The Cyclocross Revolution's most North venue was at the Arlington Airport. The airport is active but has various corners of the property that have been used for cyclocross events in the past. My wife Deanne decided to join me for this race as did our Lab mix Poppy.
This year the Cyclocross Revolution course designers were thrown a curve ball for the Arlington event. Just a week before the event they were asked to use a different part of the airport property than originally planned. They were given a basically flat grass field that just wasn't all that large. The course was mostly yellow tape partitioned corners on the grass.
Just before heading out to preview the course I ran into Rob. He gave me an idea what the course had in store. He warned me about the imported sand section and also mentioned some short technical sections. One of them, he said, was a slow but rideable corner through a ditch.
During my course preview I learned that many of the grassy courners could be ridden without much need for braking nor accelerating if I chose my line carefully. The imported sand was placed with enough lead in straight that I could usually accelerate to speed, lift out of the saddle to help the tires float, and then coast through. Then I got a much better look at the real technical test on this course.
A short stretch of pavement progressed from flat to downhill. Near the bottom the pavement changed from dry to wet to dirty before entering the woods and a left turn with two separate lines. The inside line was short while the outside line allowed a better approach to the runup. After my preview I explained to Deanne that this might be the only real technical part of the course. The changing traction conditions required caution but I felt pretty good that I could charge flat track style into that corner and use the inside line to make passes.
After course preview I mounted Blue Moon onto my trainer and continued my warmup. Following Rob's guidelines from our previous chat I planned to spin for 25 minutes. Those 25 minutes also included a couple short efforts to get the heart rate up a little extra bit. I liked this addition to my race day ritual as it game me a little time to be inside my own head.
My trainer is a Plain Jane magnetic trainer that always works but sometimes makes an awful jet engine racket. The racer parked next to me unloaded the coolest looking trainer I'd ever seen. He removed his rear wheel and mounted the bike directly to the trainer which had it's own cassette. Is 'trainer envy' a word?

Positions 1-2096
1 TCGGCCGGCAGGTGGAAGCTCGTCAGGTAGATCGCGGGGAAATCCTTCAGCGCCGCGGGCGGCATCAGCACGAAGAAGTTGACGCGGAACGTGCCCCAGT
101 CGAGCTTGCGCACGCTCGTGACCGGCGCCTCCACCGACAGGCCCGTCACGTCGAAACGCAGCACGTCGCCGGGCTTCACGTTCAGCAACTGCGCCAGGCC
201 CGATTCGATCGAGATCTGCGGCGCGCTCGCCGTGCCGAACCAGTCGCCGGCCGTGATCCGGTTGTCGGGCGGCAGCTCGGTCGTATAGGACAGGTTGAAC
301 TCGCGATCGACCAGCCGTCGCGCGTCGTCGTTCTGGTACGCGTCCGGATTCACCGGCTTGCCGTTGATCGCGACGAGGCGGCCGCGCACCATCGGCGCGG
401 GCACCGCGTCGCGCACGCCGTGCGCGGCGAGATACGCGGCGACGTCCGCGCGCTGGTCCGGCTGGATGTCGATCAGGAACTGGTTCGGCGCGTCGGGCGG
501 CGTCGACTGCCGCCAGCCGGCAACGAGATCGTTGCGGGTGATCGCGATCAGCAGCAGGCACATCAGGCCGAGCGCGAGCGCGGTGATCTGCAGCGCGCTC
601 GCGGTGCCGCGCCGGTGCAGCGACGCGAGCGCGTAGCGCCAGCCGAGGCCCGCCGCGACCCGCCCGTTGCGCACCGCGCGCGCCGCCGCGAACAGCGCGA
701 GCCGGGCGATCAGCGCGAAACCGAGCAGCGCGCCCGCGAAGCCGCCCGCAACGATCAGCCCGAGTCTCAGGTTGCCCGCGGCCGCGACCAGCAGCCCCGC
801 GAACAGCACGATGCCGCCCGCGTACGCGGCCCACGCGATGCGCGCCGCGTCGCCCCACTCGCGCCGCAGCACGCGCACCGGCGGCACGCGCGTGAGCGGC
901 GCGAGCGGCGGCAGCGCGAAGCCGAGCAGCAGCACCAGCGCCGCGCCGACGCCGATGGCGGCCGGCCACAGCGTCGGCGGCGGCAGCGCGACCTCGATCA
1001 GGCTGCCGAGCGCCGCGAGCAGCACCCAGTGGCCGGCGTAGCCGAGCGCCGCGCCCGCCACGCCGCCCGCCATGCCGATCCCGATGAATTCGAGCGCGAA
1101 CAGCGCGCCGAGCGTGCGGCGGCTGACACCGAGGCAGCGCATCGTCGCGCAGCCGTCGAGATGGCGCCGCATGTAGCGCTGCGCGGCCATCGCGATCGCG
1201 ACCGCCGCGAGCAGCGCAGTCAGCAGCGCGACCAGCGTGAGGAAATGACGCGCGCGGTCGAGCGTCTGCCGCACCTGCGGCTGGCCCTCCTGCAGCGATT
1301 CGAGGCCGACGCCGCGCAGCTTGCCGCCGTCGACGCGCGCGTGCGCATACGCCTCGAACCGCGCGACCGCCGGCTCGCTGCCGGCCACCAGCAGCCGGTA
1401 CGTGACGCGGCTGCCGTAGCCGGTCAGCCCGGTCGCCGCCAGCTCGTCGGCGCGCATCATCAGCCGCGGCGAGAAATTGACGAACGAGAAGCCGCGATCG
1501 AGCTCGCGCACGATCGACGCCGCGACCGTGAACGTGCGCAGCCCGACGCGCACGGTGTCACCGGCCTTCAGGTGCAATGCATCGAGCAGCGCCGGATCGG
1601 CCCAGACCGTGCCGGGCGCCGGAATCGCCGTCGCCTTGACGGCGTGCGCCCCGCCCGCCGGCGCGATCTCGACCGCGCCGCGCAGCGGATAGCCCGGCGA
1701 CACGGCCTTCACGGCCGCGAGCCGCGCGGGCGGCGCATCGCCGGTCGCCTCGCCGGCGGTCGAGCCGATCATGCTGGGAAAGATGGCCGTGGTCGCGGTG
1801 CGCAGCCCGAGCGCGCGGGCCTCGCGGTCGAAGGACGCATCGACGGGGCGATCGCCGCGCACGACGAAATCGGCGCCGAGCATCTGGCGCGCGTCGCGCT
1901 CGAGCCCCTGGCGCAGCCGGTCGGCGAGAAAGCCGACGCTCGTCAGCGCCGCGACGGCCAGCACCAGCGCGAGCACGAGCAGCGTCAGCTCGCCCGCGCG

As I prepared to get my warmup going Deanne and I chatted about what I found on the course and I told her about the downhill being my only strong point of the course. After preview I also reflected that Fort Steilacoom may have been fast but that the power sucking soft grass and ground would make this a tough course for me. We also chatted about where best to watch from. It turns out she found a spot in the infield where the course came close four times.
The start included the entire front straight which was probably the bumpiest and softest portion of the course. I really hated this portion of the course. Good news came in the form of a call up based on my finish at Silver Lake.
Cyclocross is described as having a sprint that comes as the beginning of the race instead of the end. In an effort to keep myself together I pedalled hard off the line but just enough to keep me in the top 10 going into the first set of corners. I quickly learned that I could stay with the rider in front of me through the twisty tapes as long as I had the room to freely choose my line going in and out of the corners.
The first two laps went pretty smoothly and I stayed near the front. During the second lap I realized I needed to ride my own pace and I let the riders in front of me go.
On lap three my left foot did not release from the pedal going into the double barriers. Fortunately I fell sideways through the tape and not forward into the wooden barrier. By the time I was done uncleating, becoming vertical, and reestablishing forward motion I had lost two or three positions. The rest of the lap was filled with self talk. I was tired. But I knew I could do better. I chanted 'relax, relax, rotate foot' as I attempted regained my composure. This lap was about 15 seconds slower than my average.